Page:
This was one of Saddam's favorite places when meeting other politicians.
Foreigners did not always find the palace as luxurious as everyone else seemed to think. The mattresses were too hard, the water consistently hot, and the old televisions had only a few channels.
The palace fell to the hands of looters after the abrupt end of Saddam's reign. Even the heavy brass doors were removed.
Saddam did not build this palace himself. King Faisal II constructed it in the 1950s, and the architect working on the project was J. Brian Cooper from England.
Initial plans were to turn it into a Royal Palace, but the king was killed before he moved in during a coup in 1958. For that reason, it was given the name the Republican Palace.
The US tried to preserve it during their invasion of Iraq, thinking that they would find important documents there.
Although the Republican Palace was once hit with a land missile, most of it is still in great shape.
3. Al-Faw Palace
Al-Faw was one of Saddam Hussein's palaces that did not suffer damage due to Gulf War II bombs. The palace had about half a million square feet of space, and it had 62 rooms, 29 of which were bathrooms.
Most notably, the palace was surrounded by an artificial lake with large bass. The troops liked to fish while staying there.
As grand as the palace was, it had chandeliers that were part plastic. The residence also had thin walls and fake gold.
4. Tikrit Palace
Tikrit palace is located along the Tigris River in a village called the city of palaces because the dictator had built many palaces along its river banks.
The palace had an artificial lake around it. After Saddam's reign, it was destroyed by looters, who took away everything, including the light switches. This ruined plans to turn the palace into a luxurious resort.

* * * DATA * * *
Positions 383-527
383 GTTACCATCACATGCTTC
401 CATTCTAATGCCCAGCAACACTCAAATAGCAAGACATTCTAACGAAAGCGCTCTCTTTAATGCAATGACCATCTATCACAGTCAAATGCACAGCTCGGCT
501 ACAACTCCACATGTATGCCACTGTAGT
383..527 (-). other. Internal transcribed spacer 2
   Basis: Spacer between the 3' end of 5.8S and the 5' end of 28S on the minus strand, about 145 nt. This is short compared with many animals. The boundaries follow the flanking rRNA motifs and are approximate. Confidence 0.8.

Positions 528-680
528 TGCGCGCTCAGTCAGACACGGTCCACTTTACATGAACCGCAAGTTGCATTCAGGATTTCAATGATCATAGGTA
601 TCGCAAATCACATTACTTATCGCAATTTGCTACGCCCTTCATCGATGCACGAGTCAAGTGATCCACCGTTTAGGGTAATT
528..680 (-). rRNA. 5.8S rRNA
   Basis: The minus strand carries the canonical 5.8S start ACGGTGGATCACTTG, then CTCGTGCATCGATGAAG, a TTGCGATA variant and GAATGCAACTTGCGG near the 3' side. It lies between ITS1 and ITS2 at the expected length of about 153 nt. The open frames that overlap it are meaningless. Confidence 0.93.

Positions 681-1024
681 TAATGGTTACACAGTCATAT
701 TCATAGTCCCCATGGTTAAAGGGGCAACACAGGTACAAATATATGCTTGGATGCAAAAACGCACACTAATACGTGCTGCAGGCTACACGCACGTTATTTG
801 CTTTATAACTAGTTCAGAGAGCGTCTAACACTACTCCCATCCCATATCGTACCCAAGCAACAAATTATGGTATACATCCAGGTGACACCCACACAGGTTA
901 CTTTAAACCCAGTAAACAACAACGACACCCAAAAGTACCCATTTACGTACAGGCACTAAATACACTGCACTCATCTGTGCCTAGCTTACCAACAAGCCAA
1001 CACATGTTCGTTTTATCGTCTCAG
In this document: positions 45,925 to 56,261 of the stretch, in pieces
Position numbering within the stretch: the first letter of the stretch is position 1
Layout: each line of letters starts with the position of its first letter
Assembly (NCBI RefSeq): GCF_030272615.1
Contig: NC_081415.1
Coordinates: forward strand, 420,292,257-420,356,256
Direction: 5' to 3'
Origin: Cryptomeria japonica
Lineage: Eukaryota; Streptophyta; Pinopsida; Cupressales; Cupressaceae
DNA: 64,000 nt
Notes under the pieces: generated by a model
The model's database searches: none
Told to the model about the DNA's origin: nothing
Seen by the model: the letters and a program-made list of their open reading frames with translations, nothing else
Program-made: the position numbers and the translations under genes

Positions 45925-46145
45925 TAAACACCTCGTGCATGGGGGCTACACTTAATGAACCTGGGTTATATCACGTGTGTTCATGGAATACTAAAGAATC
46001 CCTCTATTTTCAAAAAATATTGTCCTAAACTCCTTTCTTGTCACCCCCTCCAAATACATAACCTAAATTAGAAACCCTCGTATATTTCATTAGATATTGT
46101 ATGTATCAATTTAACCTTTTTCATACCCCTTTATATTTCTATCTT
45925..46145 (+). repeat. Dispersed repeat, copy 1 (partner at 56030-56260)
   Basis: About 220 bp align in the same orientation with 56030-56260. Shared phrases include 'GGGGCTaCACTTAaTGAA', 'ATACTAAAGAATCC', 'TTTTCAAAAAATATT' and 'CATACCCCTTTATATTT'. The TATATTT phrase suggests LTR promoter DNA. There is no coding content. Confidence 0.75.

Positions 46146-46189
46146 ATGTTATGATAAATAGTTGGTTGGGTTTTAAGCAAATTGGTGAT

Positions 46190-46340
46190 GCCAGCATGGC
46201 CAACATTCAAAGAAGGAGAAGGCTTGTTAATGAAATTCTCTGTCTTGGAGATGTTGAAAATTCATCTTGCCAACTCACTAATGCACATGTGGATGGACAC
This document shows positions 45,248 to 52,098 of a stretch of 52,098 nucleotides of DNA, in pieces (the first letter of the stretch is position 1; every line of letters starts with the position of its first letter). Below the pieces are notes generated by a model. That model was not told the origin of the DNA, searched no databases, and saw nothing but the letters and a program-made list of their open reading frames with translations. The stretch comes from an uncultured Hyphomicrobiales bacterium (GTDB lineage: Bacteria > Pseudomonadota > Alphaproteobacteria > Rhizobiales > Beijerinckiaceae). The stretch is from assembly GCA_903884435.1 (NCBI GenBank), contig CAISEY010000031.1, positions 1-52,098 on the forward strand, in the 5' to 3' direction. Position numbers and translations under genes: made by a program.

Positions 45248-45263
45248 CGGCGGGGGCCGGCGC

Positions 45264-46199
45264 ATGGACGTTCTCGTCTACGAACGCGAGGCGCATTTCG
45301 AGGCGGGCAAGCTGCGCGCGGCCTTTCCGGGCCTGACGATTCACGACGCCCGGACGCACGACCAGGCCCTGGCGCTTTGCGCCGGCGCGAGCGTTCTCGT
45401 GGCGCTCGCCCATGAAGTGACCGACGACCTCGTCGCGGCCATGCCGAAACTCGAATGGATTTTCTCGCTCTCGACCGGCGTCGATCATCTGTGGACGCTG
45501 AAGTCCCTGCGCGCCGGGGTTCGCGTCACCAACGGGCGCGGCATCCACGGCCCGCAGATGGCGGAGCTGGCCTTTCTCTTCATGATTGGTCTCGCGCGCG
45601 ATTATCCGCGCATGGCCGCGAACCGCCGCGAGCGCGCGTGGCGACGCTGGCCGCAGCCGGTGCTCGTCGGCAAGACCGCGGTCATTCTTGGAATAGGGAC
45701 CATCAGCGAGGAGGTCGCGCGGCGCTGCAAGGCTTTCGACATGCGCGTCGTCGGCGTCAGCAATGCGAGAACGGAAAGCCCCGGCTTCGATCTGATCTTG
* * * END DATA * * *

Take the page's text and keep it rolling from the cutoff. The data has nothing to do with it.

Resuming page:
The palace was also the site of 1,700 executions by Islamic extremists. The bodies of the victims were thrown into the river, and the search for them continues to this day.
5. The Babylon Palace
As the name suggests, this palace is located in Babylon, and it is one of the most controversial of Saddam Hussein's palaces.
It was constructed in 1986 and is just a short distance from Babel.
Saddam went to great lengths to renovate it and even had an inscription glorifying him put on it.
Today, people can visit the palace and even see Saddam's former bedroom.
Saddam Hussein's Palaces Today
Many of Saddam Hussein's palaces are not doing as well as they did before his public execution nearly two decades ago. Many of them have fallen into disrepair, and most people feel that's appropriate given the Iraqi leader's terrifying reign.
Former Saddam Hussein's palaces are now properties of the Iraqi government. Fortunately, people can visit many of Saddam Hussein's palaces while touring Iraq and catching a glimpse of the kind of life the fallen dictator had before he was removed from power.
One of the palaces has been turned into Basra Museum since 2016. Some of the artifacts in the museum are thousands of years old.
The museum was opened with the intention of showing that there is a different side of Iraq while also helping Iraqis understand their culture. To many people, the hope the museum offers about the country may be its most significant treasure.